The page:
The Slovakian right-winger is a member of the prestigious five-hundred goal club having twice scored fifty goals in a single season. Long before Ovechkin was the hottest thing in town, Peter Bondra was the sniper on the ice with the Washington Capitals. A natural goal scorer who was fun to watch and always brought a new level of excitement to the game. Although his career seemed stifled following his departure from Washington, having less-than-stellar stints in Ottawa, Atlanta, and Chicago, when Peter Bondra’s fire was burning, it was burning mighty bright.
2. Luc Robitaille (9th Round: 171st Overall)
The highest scoring left-winger in NHL history, an eight time all-star, Stanley Cup champion (as a player), over six-hundred goals scored throughout an expansive and incredible hockey career. Luc Robitaille didn’t just silence the naysayers, he muzzled them by becoming one of the best to ever lace up a pair of skates. A proud member of the Hockey Hall of Fame and now two-time Stanley Cup champion as President of Operations with the Los Angeles Kings, the very team with whom he holds a number of franchise records.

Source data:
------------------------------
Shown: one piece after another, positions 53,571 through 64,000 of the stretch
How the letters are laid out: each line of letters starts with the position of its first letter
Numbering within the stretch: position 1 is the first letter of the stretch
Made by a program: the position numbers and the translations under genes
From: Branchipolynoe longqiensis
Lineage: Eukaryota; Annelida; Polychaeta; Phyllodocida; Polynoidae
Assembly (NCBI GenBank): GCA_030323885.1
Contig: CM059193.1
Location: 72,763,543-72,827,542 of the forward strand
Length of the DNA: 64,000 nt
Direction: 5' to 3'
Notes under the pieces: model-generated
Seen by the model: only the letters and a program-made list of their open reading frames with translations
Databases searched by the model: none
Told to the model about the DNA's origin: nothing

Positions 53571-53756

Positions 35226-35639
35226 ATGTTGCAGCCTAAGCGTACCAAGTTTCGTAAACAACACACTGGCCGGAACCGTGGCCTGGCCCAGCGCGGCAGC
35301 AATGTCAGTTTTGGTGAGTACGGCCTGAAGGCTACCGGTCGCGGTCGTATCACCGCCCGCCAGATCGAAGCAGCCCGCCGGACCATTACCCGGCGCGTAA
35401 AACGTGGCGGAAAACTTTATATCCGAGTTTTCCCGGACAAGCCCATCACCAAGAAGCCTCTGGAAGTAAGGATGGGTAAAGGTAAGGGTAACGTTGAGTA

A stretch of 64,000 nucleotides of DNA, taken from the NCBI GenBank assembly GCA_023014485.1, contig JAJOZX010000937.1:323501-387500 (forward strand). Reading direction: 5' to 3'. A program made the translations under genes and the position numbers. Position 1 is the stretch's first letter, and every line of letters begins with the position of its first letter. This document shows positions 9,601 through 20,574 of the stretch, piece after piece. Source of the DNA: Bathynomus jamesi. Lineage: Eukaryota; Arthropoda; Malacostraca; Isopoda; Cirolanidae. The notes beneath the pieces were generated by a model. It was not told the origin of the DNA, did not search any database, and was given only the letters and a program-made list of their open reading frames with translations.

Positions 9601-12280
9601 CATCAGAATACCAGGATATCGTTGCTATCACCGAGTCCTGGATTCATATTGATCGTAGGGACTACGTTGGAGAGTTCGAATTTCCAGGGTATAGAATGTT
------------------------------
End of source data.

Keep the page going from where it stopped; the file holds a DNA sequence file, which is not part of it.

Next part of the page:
1. Dominik Hasek (10th Round: 199th Overall)
Presenting a “write-up” for the great Dominik Hasek seems a little unnecessary. Hasek certainly doesn’t need anybody to sing his praises. The man was a presence in the crease having won six Veizina Trophy’s … Six! On top of that; he managed to pick up two consecutive Hart Memorial Trophies, becoming the first goaltender to win the award on multiple occasions. Oh yeah, let’s not forget about the Olympic Gold Medal and Stanley Cup Championship. All-in-all, the career of Dominik Hasek can be summed up in one word … DECISIVE! (You thought I was going to say “dominant,” didn’t ‘ya?”)